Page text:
Why Is Asthma Worse at Night?
In 1698, British wrote physician John Floyer an asthma deal, the first principal work to focus on disease. Not all of them are old. He warns that those who are sad or angry are more likely to experience attacks, because grief stops the “Movement of Laughter.” He also recommends some treatments including regular, mild vomiting.
In an asthma attack, the airways in a person’s lungs begin to close, so they have difficulty breathing and cause chest tightness, coughing, and sneezing. But Floyer’s piece also notes a common symptom: His own asthma is almost always worse at night, sometimes waking him up at 1 or 2 in the morning. Hundreds of years ago, scientists found evidence to support him: A study from 2005 showed that almost 75 percent in people with asthma experience more severe attacks at night. A famous survey of mortality in London hospitals in 1970 showed early morning and evening attacks. likely to be fatal.
Although it’s not sure why asthma gets worse at night, said Steven Shea, director of the Oregon Institute of Occupational Health Science at Oregon Health and Science University. “Most people sleep at night, so maybe sleep is causing your asthma to get worse at night,” he says. Or it can be caused by body position or mites or bedtime allergies. Or, Shea added, “maybe it’s the body’s internal clock.”
That body clock is also called the circadian system. Among other vital functions, it controls hormones, heart rate, and the immune system in a cycle that lasts about 24 hours. While this system is indoor, it is heavily influenced by external factors such as light and dark, meal times, and work schedule.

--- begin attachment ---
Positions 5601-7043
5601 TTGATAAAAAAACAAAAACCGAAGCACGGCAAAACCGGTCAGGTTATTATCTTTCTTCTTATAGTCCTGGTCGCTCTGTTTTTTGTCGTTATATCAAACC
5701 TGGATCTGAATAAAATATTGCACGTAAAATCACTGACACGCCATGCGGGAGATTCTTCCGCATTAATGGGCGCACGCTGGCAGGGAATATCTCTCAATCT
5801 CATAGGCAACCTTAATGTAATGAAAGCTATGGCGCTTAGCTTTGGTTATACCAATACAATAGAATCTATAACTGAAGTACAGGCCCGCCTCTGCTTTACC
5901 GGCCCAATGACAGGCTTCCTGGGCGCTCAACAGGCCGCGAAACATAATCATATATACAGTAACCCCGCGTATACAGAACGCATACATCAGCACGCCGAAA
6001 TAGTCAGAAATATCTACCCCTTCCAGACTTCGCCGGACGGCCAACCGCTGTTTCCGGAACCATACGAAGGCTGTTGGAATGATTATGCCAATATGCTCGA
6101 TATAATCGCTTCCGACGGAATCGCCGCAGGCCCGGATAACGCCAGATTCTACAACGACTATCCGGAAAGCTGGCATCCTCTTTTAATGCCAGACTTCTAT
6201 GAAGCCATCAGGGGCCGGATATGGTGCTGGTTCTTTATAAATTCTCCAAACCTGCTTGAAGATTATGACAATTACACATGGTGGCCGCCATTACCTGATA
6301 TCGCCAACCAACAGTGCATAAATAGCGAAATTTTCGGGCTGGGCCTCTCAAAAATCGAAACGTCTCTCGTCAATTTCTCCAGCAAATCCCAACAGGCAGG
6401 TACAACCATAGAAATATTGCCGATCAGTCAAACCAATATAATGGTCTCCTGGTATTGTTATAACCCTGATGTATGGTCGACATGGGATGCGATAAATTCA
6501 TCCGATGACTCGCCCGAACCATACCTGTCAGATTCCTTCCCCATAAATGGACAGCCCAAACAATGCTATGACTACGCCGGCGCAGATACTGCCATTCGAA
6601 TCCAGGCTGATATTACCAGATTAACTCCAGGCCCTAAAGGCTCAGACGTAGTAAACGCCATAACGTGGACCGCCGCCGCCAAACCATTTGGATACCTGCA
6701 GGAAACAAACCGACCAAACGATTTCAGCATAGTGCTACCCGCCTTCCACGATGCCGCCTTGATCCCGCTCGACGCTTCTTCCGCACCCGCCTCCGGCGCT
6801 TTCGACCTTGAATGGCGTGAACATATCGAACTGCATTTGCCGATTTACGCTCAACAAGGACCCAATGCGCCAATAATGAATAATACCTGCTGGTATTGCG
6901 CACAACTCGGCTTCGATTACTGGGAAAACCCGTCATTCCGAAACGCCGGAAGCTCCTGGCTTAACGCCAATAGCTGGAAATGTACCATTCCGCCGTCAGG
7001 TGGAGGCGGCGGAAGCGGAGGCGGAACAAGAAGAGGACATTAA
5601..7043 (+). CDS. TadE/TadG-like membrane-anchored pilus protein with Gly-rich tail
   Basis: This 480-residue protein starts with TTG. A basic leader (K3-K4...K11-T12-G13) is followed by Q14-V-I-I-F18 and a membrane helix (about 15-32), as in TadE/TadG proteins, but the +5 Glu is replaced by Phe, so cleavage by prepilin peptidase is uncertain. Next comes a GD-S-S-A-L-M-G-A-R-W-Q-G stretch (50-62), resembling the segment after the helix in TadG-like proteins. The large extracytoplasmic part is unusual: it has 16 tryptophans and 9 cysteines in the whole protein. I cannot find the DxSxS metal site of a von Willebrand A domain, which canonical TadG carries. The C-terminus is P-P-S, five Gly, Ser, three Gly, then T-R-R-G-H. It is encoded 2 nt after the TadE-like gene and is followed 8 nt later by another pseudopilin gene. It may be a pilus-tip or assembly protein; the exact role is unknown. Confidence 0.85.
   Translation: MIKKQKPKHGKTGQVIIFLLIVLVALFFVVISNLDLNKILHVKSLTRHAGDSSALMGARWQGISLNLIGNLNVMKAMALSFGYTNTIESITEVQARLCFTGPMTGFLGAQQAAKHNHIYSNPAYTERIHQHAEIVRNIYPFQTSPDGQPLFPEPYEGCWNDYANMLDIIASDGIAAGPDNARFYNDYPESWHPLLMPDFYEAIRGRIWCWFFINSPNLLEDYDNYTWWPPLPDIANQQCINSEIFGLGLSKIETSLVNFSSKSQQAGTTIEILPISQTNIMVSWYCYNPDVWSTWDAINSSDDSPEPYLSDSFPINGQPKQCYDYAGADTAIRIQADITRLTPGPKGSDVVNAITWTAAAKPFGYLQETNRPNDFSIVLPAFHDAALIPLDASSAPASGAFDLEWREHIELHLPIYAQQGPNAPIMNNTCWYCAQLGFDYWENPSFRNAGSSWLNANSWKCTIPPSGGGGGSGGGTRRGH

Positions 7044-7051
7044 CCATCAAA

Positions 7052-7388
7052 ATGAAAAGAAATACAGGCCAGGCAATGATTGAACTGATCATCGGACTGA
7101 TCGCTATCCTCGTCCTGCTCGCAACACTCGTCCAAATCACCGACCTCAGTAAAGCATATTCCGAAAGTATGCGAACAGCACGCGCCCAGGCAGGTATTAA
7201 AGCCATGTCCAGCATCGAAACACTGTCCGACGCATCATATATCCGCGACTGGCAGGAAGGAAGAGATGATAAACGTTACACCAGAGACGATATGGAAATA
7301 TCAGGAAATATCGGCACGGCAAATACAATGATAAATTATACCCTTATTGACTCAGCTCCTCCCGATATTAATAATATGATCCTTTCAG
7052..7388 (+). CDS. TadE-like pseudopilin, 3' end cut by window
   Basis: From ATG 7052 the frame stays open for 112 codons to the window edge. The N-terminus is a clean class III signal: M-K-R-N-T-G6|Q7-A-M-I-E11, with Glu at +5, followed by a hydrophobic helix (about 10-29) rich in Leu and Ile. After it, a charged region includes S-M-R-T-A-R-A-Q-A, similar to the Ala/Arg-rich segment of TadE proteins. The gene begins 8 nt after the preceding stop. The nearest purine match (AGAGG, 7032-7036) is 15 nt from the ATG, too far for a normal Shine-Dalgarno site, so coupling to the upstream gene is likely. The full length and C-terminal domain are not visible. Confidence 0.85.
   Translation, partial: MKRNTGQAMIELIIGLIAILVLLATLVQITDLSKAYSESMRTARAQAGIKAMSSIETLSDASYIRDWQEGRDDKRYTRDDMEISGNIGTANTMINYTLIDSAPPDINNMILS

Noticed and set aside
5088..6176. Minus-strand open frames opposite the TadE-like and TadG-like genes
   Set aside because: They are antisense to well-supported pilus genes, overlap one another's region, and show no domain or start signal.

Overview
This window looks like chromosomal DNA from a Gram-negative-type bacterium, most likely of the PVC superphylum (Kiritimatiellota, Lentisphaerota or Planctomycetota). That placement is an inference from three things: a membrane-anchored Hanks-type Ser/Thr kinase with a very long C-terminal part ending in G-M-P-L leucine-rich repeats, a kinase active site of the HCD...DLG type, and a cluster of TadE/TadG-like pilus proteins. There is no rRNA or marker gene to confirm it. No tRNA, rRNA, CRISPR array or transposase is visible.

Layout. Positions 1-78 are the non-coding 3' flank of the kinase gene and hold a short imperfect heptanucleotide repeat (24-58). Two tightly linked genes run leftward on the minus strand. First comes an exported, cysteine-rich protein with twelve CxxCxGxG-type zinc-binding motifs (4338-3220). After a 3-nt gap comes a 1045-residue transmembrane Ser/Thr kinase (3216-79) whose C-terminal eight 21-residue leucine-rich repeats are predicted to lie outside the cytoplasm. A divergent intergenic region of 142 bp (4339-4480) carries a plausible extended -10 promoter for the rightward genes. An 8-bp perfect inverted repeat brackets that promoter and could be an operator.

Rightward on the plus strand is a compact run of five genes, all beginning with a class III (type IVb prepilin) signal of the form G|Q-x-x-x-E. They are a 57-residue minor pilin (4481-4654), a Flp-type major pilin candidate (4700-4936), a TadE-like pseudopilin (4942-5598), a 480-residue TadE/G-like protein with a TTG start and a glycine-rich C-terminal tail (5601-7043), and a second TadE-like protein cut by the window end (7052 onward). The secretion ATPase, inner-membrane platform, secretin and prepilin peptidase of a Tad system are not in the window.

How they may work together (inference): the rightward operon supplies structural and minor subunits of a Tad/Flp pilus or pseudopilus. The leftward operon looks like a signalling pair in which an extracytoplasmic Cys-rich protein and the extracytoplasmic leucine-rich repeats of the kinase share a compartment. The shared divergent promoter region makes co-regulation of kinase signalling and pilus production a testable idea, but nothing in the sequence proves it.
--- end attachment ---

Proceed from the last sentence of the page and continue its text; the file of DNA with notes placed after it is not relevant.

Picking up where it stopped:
Historically, it has been impossible to separate the role of the circadian system from human behavior and environmental hazards “because they are the same,” said Frank Scheer, director of the Medical Chronobiology Program at Brigham and Women’s Hospital. “You never know what’s really driving the changes in pulmonary function.” But in a role published this month on Methods of the National Academy of Science, a team led by Scheer and Shea finally found a way to separate the circadian system from all the external factors that could contribute to asthma.
First, they had 17 study participants, all of whom had previously been diagnosed with asthma, monitoring their pulmonary function at home in their daily lives. Four times a day, participants used a handheld spirometer to test how much air they could expel from their lungs in a second, a resistance called FEV1. (The more, the better.) They also record their symptoms and note when they should use their rescue inhalers.
After all, things get more involved. The same set of participants were placed in two different experiments while living in unoccupied rooms at the Center for Critical Inquiry at Brigham and Women’s Hospital. In one experiment, called the “regular routine protocol,” participants sat in bed for 38 hours without being allowed to fall asleep. They cannot get up to use the bathroom or do any strenuous activity. Every two hours, they eat the same snack, a little peanut butter and jelly or tuna fish sandwich. They were allowed to listen to tape books, talk to nurses, or play card games, but they could not move or get excited or angry.
In these rooms with no clocks or windows, and with subjects no longer tied to their daily work or home schedule, the time outside seems to be without it. Participants did not know when the sun would rise or set, when it would be time for lunch, or when they should go to bed.